Sanford served on the Supreme Court for seven years and wrote 130 opinions. A moderate closely allied to Chief Justice William H. Taft, he was overshadowed by his more illustrious colleagues. His most notable contribution was in the widening of free speech rights.
The son of a Tennessee Republican millionaire, Sanford received an unusually broad and cosmopolitan education. An excellent and much honored student, he earned two degrees at the University of Tennessee in 1883 and a second bachelor’s degree and an M.A. at Harvard in 1884 and 1889. He also spent a year studying in Europe. Sanford graduated from Harvard Law School in 1889, then practiced in his hometown of Knoxville and, after 1898, combined his professional legal work with teaching law at the University of Tennessee.
Edward T. Sanford
Sanford came to Washington, D.C., in 1905, at the behest of U.S. attorney general James C. McReynolds (later his colleague on the Supreme Court). McReynolds enlisted Sanford as a special prosecutor, one of President Theodore Roosevelt’s “trust busters.” After McReynolds moved on, Sanford became assistant attorney general. His work caught the attention of Roosevelt, who, in 1908, appointed him to a federal judgeship in Tennessee. From 1908 until his appointment to the Court in 1923, Sanford was a highly respected federal judge, noted for his civility, tolerance, dignity, charm, and thoughtfulness.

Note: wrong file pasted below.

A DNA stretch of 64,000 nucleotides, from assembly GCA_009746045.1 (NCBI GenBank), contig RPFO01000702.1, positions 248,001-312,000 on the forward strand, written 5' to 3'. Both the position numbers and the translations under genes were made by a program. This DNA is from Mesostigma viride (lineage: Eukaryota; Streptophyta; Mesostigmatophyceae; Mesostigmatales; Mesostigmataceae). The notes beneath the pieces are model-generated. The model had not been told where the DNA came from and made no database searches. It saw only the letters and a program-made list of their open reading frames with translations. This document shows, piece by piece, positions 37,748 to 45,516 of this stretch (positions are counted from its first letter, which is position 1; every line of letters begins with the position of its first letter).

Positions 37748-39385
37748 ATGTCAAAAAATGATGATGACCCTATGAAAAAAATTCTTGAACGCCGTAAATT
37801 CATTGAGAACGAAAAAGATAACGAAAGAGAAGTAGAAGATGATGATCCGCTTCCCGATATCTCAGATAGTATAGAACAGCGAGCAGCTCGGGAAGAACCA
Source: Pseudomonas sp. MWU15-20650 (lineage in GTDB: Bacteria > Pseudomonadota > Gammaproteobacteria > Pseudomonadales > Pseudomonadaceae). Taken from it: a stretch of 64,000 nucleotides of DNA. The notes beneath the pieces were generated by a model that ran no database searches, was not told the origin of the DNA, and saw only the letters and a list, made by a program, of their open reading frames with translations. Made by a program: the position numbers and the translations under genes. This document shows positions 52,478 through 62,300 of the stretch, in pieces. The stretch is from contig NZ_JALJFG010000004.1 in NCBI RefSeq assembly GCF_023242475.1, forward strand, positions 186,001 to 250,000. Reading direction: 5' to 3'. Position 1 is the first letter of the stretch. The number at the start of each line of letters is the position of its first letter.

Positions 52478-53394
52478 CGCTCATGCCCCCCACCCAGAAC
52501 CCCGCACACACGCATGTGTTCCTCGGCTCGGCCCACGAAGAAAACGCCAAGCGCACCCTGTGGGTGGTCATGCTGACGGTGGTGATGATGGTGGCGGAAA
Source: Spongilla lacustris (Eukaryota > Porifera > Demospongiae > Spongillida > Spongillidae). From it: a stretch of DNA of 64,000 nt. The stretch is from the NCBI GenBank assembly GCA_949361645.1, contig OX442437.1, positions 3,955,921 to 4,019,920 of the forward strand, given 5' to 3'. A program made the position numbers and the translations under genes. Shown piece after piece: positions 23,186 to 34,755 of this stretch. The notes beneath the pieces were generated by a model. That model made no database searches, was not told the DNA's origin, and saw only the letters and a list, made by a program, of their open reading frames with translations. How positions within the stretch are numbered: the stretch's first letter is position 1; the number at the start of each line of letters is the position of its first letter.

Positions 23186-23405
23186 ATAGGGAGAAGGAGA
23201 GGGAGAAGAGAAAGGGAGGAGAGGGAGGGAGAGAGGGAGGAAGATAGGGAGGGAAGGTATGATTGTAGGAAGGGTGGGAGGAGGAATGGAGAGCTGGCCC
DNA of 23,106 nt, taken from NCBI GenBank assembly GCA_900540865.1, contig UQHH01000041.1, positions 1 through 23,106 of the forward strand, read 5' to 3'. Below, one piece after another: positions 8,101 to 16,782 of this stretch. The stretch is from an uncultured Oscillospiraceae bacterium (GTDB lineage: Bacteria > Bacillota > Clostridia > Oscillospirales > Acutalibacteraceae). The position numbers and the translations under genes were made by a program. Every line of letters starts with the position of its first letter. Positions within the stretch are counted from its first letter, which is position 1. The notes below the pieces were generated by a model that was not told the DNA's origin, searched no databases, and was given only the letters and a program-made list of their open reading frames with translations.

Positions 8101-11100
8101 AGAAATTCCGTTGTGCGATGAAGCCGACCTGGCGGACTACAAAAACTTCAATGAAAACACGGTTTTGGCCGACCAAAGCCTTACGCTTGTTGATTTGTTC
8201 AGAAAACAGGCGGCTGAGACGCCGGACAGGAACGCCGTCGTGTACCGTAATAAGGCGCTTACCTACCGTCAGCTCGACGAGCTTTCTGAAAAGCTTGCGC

When Justice Mahlon Pitney resigned at the end of 1922, President Warren G. Harding nominated Sanford as his replacement. Sanford’s nomination had the support of U.S. attorney general Harry Daugherty and of Chief Justice William H. Taft, who had known Sanford since Justice Department days and was impressed by Sanford’s advocacy of U.S. entry into the League of Nations, a cause close to Taft’s own heart.
As a Supreme Court justice, Sanford was a moderate who greatly respected judicial precedent and who was an expert in bankruptcy law. Perhaps because of his antitrust efforts, he had considerable sympathy for exercises of state and federal regulation of business, but he was not a friend of organized labor. His record on the rights of African Americans was also mixed. His notable opinion in the Pocket Veto Case
His lasting contribution was in the area of free speech. In his majority opinions in both Gitlow v. New York
First Amendment speech tests
Gitlow v. New York
McReynolds, James C.
Speech and press, freedom of
Taft, William H.
Whitney v. California